This week at GDC 2017, Nintendo Game Director Hidemaro Fujibayashi took to the stage to discuss all things Breath of the Wild. Alongside the game’s Art and Technical Directors, the hour and a half long talk delved into all of Zelda’s “traditional conventions”, and how they’ve made a multitude of “convention-breaking changes” to the formula for the latest instalment. However, most interesting was the revelation that Breath of the Wild actually began life as a 2D 8-bit inspired prototype.
Yes you read that right, the latest entry in the Legend of Zelda was originally fully playable in a fashion very similar to the 1986 game that started it all. Obviously this is awesome, but the team didn’t build this prototype just for fun. In fact, this 2D Breath of the Wild prototype was actually integral in the overall creation of the game.
You see, Fujibayashi wanted Breath of the Wild to be approachable from multiple different angles, with an infinite amount of solutions to each puzzle, rather than one solution which could be shared online. This was done so as to create an experience that would be different for every player, thus replicating the sense of wonder and discovery that has been at the heart of the series ever since the genre defining NES original. However, in order to make sure that such a big change didn’t alter the core enjoyment of the series, Fujibayashi first wanted to test put these design changes.
And this is where the retro prototype came in. By using this simplified 2D creation, Fujibayashi was able to quickly experiment with his idea of making an “active” game. On top of this, he was able to quickly present his ideas to the rest of the team in a way that was easy to understand.
I thought that the quickest way to bring this idea to life and to present this to the rest of the team would be to create this in 2D.
Given that the new gameplay and design mechanics were a hit, this quickly meant that what began as a simple experiment, eventually became a fully fledged prototype. This was something Fujibayashi was very keen to confirm in the GDC talk:
As you can see, this is a 2D Zelda, but we used this as a way to experiment with the mechanisms I was talking about earlier. So you can say this is a legitimate prototype of Breath of the Wild. It’s very nostalgic.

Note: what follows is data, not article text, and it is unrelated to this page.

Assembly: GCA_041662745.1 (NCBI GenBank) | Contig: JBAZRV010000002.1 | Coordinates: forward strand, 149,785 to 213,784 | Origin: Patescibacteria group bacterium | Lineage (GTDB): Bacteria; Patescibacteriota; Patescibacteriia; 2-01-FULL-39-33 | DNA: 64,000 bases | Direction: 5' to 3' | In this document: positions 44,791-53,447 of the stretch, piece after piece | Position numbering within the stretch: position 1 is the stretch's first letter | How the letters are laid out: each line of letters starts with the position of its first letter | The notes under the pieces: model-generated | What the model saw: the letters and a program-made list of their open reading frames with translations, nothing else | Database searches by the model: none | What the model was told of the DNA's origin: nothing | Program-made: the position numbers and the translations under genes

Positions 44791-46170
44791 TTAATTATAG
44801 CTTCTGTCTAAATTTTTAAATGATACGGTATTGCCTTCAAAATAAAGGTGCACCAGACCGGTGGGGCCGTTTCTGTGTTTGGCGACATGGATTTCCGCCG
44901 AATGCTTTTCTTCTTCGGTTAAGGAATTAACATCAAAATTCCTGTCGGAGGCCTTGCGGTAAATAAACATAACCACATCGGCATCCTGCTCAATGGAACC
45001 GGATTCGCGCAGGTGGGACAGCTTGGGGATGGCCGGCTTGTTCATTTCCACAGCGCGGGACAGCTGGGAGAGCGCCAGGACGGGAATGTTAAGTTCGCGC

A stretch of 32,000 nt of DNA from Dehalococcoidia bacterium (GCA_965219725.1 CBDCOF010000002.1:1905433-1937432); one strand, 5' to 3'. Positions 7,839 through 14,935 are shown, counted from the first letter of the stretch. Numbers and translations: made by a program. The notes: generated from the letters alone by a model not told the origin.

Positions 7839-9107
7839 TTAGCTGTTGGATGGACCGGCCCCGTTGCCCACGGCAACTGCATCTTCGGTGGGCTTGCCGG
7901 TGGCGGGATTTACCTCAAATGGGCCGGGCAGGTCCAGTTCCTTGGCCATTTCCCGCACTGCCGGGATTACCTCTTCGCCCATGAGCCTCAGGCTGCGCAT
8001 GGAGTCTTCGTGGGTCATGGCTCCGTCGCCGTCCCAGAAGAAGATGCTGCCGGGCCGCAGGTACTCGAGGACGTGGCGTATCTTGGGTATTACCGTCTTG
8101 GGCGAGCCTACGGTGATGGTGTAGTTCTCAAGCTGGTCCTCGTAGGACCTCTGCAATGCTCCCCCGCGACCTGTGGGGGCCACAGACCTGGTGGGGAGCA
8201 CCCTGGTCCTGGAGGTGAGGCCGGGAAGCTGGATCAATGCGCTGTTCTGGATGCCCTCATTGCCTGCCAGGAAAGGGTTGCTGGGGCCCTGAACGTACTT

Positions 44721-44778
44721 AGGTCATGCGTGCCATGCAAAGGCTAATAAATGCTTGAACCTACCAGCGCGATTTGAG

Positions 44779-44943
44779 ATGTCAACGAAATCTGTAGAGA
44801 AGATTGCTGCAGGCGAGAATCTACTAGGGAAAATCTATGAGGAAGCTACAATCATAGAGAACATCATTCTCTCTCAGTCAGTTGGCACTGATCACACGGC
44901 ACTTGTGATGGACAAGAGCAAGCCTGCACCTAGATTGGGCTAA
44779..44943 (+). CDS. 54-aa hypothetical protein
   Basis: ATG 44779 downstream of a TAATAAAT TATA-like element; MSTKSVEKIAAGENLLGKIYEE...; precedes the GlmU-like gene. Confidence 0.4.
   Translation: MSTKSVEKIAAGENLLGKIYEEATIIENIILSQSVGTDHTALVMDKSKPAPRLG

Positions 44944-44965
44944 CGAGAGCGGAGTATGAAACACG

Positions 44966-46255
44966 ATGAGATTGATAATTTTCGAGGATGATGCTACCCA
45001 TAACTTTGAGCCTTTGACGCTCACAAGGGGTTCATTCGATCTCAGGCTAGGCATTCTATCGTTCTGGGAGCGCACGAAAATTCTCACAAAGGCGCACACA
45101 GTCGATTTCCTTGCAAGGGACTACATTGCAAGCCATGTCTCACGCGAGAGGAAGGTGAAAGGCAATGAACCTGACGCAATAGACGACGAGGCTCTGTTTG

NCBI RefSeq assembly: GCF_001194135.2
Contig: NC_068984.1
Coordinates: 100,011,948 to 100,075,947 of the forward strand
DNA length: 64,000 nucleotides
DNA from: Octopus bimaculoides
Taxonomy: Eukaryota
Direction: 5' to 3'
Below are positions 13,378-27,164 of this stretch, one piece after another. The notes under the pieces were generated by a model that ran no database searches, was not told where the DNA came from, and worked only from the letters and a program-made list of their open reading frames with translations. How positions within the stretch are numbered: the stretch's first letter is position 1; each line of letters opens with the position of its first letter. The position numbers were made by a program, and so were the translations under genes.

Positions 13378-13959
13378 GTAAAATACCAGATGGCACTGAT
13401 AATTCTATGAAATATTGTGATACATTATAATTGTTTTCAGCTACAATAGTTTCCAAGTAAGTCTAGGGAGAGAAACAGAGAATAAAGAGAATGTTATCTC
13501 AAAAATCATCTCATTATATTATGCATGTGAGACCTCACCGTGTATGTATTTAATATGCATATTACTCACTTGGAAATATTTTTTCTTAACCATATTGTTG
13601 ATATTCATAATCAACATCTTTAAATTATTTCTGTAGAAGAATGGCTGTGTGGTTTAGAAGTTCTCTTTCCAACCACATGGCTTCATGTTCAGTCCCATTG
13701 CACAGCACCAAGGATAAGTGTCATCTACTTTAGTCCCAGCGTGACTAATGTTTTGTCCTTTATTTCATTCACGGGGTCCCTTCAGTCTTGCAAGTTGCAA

What’s more, despite being very reminiscent of the original Legend of Zelda, this 2D Breath of the Wild prototype even went as far as to include a variety of advanced features found in the final game. This includes not only advanced physics, but also some of the gameplay elements involving environmental manipulation. This is something that was discussed by the game’s Technical Director Takuhro Dohta:
We used 2D graphics to quickly create a prototype as a proof of concept. 2D prototyping is handy in that it allows you to reduce the game to a set of symbols and clearly display the logic behind an idea.
In fact, after extensive testing using this 2D Breath of the Wild prototype, the team even found their findings altering the design choices being made for Breath of the Wild. You see, as the team learnt more and more about how they envisaged the physics system working within the game, they became increasingly convinced of the art style you see today, one that blends fantasy and realism. Rather than for example the more exaggerated world of Toon Link and the Wind Waker universe.
So there you go, whilst we may not be getting a brand new 2D Legend of Zelda for the Nintendo Switch just yet, the importance of 8-bit 2D design certainly can’t be underestimated. Not only did Nintendo use this retro infused prototype in order to continually experiment with the core gameplay, they even found that it influenced the design of the game too. All in all, it wouldn’t be a stretch to say that this 2D prototype, and the alterations and learnings that came from using it, were critical to the universal acclaim the game has received.